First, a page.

The full bench aligned itself with the judgment of Wallis JA in KGA Life v Multisure, which stated that "section 18(3) requires the applicant for an execution order to establish that the respondent will not suffer irreparable harm if the order is granted. The judgment in UFS v Afriforum indicates that the requirements of irreparable harm to the applicant and no irreparable harm to the respondent, unlike the common-law position, do not involve a balancing exercise between the two but must both be established on a balance of probabilities. If the applicant cannot show that the respondent will not suffer irreparable harm by the granting of the execution order, that is fatal. It is unnecessary to decide whether in those circumstances the court would be empowered to grant other relief pending the hearing of the appeal in order to protect the applicant's position".
Considering KGA Life v Multisure, where an applicant bringing a section 18 application failed to establish any of the requirements, a court did not have to go further and consider whether it was empowered to grant relief pending the hearing of the appeal. In considering the first requirement, the full bench noted that Sonae had submitted that the circumstances were sufficiently exceptional to justify execution because:
- Its factory uses machinery that poses a safety risk to itself,
- Its employee's lives and
- The financial consequences to the surrounding community if it is load-shed.
Eskom, in response, argued that Sonae had previously been load-shed in 2020, in December 2022, and in June and July 2023. Therefore load-shedding in the area where Sonae fell was not a truly exceptional circumstance justifying execution.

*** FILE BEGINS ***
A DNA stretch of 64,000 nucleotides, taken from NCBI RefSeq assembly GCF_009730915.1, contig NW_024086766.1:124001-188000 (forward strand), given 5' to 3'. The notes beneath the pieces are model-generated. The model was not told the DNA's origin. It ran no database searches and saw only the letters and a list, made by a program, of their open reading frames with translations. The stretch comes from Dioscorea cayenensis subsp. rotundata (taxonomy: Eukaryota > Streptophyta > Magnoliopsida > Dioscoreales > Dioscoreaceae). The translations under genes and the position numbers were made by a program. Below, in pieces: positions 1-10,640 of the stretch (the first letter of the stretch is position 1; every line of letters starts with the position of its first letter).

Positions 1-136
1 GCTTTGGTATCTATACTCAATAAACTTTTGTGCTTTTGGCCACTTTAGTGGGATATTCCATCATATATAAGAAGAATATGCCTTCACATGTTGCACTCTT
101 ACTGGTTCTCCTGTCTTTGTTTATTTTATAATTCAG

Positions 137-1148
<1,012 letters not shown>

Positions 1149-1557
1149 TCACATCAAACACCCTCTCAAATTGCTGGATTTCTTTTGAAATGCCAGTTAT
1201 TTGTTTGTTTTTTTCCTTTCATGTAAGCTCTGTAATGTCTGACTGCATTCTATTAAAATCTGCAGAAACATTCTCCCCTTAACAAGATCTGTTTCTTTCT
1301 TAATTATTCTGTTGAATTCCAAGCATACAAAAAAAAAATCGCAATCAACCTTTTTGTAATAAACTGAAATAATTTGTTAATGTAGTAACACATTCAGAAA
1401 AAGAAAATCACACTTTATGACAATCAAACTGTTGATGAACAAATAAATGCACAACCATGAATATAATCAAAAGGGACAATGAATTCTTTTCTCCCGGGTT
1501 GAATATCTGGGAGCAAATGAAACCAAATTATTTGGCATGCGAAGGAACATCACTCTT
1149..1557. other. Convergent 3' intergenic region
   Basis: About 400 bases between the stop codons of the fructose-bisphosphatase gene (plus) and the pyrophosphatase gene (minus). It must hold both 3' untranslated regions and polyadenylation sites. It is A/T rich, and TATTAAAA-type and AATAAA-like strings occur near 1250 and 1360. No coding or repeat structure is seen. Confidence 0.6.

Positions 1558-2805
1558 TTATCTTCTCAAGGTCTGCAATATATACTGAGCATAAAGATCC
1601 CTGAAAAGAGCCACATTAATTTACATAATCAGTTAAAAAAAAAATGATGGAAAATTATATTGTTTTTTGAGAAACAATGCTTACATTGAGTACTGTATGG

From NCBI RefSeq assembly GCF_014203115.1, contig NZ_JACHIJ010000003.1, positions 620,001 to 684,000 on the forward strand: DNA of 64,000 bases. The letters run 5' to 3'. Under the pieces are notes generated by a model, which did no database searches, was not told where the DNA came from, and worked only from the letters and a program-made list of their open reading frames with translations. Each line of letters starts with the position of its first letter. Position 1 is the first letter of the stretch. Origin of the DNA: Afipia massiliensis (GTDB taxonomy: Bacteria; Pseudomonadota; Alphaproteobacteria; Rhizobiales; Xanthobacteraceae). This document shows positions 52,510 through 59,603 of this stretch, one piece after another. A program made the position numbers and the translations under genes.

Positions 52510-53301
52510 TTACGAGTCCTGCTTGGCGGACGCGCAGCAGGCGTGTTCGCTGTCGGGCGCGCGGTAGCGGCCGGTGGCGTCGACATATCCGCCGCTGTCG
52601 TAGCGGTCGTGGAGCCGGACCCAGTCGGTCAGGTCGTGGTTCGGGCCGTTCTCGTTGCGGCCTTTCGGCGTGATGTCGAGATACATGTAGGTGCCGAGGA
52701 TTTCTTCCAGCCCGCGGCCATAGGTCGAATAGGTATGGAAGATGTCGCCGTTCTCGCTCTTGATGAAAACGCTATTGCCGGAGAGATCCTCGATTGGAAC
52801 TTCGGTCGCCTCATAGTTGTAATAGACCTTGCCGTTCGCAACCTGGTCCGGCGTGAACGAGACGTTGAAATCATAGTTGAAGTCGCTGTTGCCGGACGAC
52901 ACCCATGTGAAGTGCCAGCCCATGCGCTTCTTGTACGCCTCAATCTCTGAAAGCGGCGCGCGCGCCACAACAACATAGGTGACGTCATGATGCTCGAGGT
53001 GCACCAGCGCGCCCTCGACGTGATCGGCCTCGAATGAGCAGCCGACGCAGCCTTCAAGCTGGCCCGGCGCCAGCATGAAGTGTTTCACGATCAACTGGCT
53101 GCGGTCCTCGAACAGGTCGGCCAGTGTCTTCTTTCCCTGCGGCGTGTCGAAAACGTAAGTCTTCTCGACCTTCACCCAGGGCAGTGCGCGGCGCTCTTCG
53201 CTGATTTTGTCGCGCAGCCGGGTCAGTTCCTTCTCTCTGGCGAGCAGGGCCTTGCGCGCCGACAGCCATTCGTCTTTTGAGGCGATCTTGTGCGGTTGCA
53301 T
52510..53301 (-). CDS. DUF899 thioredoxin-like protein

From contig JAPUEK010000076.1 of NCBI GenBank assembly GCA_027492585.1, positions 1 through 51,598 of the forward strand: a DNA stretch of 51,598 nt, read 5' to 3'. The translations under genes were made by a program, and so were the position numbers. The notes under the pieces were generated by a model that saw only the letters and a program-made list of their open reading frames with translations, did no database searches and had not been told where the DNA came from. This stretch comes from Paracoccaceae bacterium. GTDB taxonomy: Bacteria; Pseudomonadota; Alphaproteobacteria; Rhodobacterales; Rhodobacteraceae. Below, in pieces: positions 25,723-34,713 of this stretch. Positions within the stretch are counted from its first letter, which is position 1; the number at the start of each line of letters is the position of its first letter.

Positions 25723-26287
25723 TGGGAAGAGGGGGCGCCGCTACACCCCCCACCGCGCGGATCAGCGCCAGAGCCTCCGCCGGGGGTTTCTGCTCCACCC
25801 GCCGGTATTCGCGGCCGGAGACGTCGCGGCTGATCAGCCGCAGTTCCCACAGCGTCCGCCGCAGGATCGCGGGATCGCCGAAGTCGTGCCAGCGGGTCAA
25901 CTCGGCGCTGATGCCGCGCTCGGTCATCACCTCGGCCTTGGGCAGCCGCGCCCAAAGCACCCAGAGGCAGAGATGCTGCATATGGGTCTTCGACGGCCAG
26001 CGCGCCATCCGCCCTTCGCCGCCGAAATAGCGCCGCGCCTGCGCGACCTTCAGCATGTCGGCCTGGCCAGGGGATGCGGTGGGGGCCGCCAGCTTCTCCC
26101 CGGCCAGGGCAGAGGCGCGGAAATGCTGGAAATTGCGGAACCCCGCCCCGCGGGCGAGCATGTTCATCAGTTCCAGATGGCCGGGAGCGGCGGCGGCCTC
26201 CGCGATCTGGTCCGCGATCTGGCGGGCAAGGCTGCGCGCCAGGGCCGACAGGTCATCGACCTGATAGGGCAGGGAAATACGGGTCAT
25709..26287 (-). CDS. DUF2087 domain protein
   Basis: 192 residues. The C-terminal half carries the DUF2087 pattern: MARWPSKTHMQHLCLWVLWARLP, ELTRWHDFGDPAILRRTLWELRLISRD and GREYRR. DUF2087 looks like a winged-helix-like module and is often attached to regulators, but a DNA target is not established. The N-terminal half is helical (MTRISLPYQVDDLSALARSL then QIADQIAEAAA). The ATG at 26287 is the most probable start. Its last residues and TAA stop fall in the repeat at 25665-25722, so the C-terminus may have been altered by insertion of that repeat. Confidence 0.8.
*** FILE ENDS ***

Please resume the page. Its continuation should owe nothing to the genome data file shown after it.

The full bench agreed with Eskom's argument, stating that "it is a well-known fact that most, if not all, the people and businesses in South Africa are being load-shed". Accordingly, it found that the court a quo was incorrect in its finding that there were exceptional circumstances justifying the order.
Considering the second and third requirements, the full bench stated that it was trite in law that the provisions do not permit a court to weigh the respective interests of the parties and make an assessment in terms of where the balance of convenience lies. Instead, these two requirements are disjunctive in that the applicant must prove each of the two requirements. Furthermore, it was clear that the court a quo had applied a test that was entirely at odds with the aforementioned trite principles which was evident it labouring under the misapprehension that Eskom had to prove that it would suffer irreparable harm if the order was executed.
The full bench explained that Eskom in respect of the section 18 test, bore no such onus. Instead, it was Sonae who was required to establish that Eskom would not suffer irreparable harm if the order was executed. They further noted that the court a quo acted in error in applying a balancing test when it analysed the two requirements with regard to the element of irreparable harm of the two parties. According to the full bench, the need to balance the two harms was misplaced, flawed and could not be sustained.
In closing, the full bench noted that despite Eskom's submissions that the execution order increases the risk of a blackout, the court a quo rejected Eskom's version on the basis that no evidence of whatsoever nature had been provided to demonstrate the risk to the grid. This was despite Eskom delivering a confirmatory affidavit from Mr Nkosinathi Dlamini, its Technical Manager: Network Optimisation, who had specific expertise in load-shedding and provided a report that showed that if Sonae was not load-shed, it would be compromising the performance of the network and putting the grid at risk. This, again, was a misdirection by the court a quo.
Consequently, the full bench found that the court a quo had applied the incorrect test and further failed to properly consider Eskom's submissions; thus, the appeal was upheld in Eskom's favour with costs.
Parties who institute a section 18 application must ensure that they have sufficient evidence to show that their circumstances are indeed exceptional, that the other party will not suffer harm and also show the harm that they will suffer if the order is not granted in their favour. The respondent is not required to prove the harm it will suffer if the applicant fails to do so.
ENS acted for Eskom in this matter.